Background of the Invention

1. Field of Invention:

Disclosed and claimed are pellets for a shotgun shell which are covered with a light transmissive coating that contains pigment, which photo-luminesce visible light, of selectable wavelength (color), in response to excitation by long wave ultra-violent light ("black light"). The trajectory of such pellets during flight is able to be visualized ami captured on camera during night, indoors or under shooting conditions where ambient light is low. When lodged in a target the visibility of the pellets can be enhanced by illumination by black light, thereby facilitating the task of locating shot pellets, for removal from the target, scoring or other purposes. By assigning several shooters shotgun shells having pellets which photo-luminesce a color which is distinctive to each, one is also able, by visual inspection of the pellets lodged in a target, to determine which of said shooters struck a target and other information relating to the accuracy of each shooter's efforts.

2. General Background:

There have been previous attempts to make the trajectory of shotgun pellets visible in flight. Most have involved indirect means such as utilization of ballistic tracer platform, such as seen in U.S. Pat, No. 7,228,801 to Dunnam et al, to accompany the pellets. Various means have been proposed for making the tracer platform visible in flight, including igniting means, electrically powered means (such as lignt emitting diode) or chemi-luminescent means. At least in theory the tracer platform will at least generally follow the trajectory of the pallets, at least for a distance; thereby giving the shooter at least some, albeit indirect, indication of the trajectory of the pellets.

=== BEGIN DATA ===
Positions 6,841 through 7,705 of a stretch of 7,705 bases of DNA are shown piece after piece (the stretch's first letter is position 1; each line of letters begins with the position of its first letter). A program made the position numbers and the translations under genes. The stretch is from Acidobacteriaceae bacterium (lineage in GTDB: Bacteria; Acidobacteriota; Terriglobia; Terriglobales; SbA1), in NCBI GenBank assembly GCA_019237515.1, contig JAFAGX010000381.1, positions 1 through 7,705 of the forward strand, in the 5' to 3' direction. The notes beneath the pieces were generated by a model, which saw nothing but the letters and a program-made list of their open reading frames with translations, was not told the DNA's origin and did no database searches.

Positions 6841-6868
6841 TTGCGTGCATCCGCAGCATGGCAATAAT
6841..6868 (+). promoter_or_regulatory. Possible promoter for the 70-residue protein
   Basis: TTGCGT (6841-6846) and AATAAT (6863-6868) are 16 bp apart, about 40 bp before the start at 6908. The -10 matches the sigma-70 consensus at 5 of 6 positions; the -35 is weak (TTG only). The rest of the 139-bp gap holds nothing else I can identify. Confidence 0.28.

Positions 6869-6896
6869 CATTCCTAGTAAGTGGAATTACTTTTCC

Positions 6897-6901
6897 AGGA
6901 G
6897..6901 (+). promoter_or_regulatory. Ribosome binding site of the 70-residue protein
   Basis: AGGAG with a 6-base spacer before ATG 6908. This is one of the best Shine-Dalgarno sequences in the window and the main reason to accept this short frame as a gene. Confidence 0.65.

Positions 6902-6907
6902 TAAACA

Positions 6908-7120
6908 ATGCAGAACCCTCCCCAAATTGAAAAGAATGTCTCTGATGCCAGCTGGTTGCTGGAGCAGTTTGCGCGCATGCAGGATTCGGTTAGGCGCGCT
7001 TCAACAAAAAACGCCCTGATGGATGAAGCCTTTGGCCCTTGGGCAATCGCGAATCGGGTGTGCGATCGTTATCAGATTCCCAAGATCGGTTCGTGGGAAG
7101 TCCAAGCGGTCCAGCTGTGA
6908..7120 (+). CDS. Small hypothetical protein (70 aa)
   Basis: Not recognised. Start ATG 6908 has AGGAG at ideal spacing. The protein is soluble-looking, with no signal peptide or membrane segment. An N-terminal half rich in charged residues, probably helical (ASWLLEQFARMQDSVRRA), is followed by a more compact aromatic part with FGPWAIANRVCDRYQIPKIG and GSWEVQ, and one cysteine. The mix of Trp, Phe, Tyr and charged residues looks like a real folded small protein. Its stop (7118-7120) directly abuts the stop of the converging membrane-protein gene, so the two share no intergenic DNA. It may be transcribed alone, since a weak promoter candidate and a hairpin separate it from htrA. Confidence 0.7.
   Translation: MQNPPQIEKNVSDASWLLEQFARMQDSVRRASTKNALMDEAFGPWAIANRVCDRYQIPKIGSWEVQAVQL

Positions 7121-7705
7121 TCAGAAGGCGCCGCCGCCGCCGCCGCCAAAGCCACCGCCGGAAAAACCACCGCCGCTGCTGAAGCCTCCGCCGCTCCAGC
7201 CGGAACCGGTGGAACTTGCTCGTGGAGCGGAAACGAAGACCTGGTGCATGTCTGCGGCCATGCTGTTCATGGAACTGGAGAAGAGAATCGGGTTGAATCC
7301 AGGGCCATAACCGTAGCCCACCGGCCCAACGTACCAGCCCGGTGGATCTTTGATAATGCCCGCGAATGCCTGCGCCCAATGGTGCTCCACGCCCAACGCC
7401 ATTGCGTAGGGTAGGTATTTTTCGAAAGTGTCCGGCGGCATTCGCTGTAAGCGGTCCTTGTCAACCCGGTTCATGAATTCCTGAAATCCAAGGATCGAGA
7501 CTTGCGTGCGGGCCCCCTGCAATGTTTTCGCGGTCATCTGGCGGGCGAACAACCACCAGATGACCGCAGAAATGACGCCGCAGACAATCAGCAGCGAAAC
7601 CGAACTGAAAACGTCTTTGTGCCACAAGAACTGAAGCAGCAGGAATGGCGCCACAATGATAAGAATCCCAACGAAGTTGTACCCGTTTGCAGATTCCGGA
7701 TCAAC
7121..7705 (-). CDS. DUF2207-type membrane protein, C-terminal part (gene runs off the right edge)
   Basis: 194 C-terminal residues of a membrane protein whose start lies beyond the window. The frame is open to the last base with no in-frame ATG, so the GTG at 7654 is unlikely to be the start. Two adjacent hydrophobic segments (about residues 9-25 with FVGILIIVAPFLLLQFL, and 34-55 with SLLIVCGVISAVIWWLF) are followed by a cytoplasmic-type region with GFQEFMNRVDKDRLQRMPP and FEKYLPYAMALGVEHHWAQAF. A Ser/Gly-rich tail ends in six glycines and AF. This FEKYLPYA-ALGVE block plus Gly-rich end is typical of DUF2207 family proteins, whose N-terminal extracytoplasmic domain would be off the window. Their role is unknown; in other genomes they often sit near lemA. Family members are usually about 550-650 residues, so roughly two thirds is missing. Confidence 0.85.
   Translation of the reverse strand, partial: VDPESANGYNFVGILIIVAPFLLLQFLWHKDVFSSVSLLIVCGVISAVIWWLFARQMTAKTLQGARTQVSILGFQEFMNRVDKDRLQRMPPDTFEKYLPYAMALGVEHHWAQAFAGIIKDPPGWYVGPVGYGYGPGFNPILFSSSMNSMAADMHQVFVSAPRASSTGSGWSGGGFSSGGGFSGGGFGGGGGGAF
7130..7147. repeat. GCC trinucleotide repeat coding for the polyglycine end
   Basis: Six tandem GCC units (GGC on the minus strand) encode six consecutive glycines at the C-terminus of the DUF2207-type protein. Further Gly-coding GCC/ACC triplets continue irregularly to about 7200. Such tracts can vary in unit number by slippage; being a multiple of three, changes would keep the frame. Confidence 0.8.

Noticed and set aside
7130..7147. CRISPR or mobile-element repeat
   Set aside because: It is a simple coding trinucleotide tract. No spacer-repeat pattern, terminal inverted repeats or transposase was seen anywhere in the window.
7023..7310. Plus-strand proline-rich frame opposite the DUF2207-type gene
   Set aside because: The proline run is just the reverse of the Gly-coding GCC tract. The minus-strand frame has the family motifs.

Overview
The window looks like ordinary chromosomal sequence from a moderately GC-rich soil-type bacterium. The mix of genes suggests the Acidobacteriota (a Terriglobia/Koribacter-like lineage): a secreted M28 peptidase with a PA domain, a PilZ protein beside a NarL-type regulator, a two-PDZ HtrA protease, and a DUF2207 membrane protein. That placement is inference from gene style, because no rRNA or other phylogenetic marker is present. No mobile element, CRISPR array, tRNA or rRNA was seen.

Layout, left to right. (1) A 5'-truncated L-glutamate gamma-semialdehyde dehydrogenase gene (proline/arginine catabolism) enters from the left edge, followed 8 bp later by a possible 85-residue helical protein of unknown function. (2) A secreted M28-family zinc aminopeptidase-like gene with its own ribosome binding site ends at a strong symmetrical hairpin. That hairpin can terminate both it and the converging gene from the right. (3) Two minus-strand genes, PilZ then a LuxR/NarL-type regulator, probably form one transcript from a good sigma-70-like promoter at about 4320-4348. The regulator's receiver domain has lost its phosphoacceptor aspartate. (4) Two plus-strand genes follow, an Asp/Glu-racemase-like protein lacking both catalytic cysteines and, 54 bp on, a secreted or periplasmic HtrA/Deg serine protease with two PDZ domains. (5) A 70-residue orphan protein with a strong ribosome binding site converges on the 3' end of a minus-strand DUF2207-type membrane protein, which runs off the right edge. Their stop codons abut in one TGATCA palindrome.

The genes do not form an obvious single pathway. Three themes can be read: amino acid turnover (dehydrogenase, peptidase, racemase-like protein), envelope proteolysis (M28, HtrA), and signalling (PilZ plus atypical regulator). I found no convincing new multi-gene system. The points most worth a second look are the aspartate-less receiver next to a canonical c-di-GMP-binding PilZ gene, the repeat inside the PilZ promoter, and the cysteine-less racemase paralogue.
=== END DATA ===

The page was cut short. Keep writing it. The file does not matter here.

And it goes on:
Other attempts to make the trajectory of shotgun pellets visible in flight have generally involved attempts to modify the pellets themselves to make their path more visible. U.S. Pat. No. 3,760,735 to Schmitt sugests the attachment of tails which hage high visibility. This is expensive and has the disadvantage of slowing the pellets, not only rendering them unsuitable for hunting but presenting the shooter of a distorted picture of the trajectory normal pellets will take. U.S. Pat. No. 4,389,939 to Ofuji suggests the shot pellets be coated with ignitable agent. It is believed ignition is unreliable and when it occurs these type of pellets can present a fire hazard. U.S. Pat. No. 4,080,899 to Luban suggests the shot pellets be coated with a white coating which, if it works at all, has limited utility where there are objects in the background which would be illuminated by lighting directed towards the shot pellets.

None of the above mentioned art discloses use shotgun pellets which are covered with a light transmissive coating that contains pigments which photo-luminesce visible light, of selectable wavelength (color), in response to excitation by long wave ultra-violent light ("black light"), the trajectory of which said pellets may not only be seen and captured by camera during flight but when lodged in a target are more easily visualized for removal, scoring or other purposes.

3. Objects of the Invention:

The principal object of the invention disclosed and claimed herein is to provide a means whereby under conditions which can created the trajectory of shotgun pellets during flight may be seen and/or captured by camera but does not impair the utility of the pellets for normal uses such as for game and/or target shooting. Yet another object of the invention is to provide a means by which visibility of shot gun pellets lodged in a target may be enhanced, so as to facilitate locating said pellets for removal, scoring or other purposes. Still another object of the invention relates to provide shotgun pellets which may be caused to photo-luminesce any selected color thereby providing a means which by assigning shooters shot gun shells having pellets which photo-luminesce a color (or plurality of colors) distinctive to each shooter, a shot pellet found lodged in a target may be associated with the shooter who fired the shell containing the pellet. Other objects and advantages of the invention will become clear from the following description of a preferred em bodiment of the invention.

Summary of the Invention:

All of the above objects of the invention are accomplished by providing pellets for a shotgun shell which are covered with a light conductive coating which contains pigments which photo-luminesce visible light, of selectable wavelength (color), in response to excitation by long wave ultra-violent light ("black light "). Brightness and color the pellets photo-luminesce is influenced by selection of pigment, density of pigment, under-coating and transparency of the medium which carries the pigments.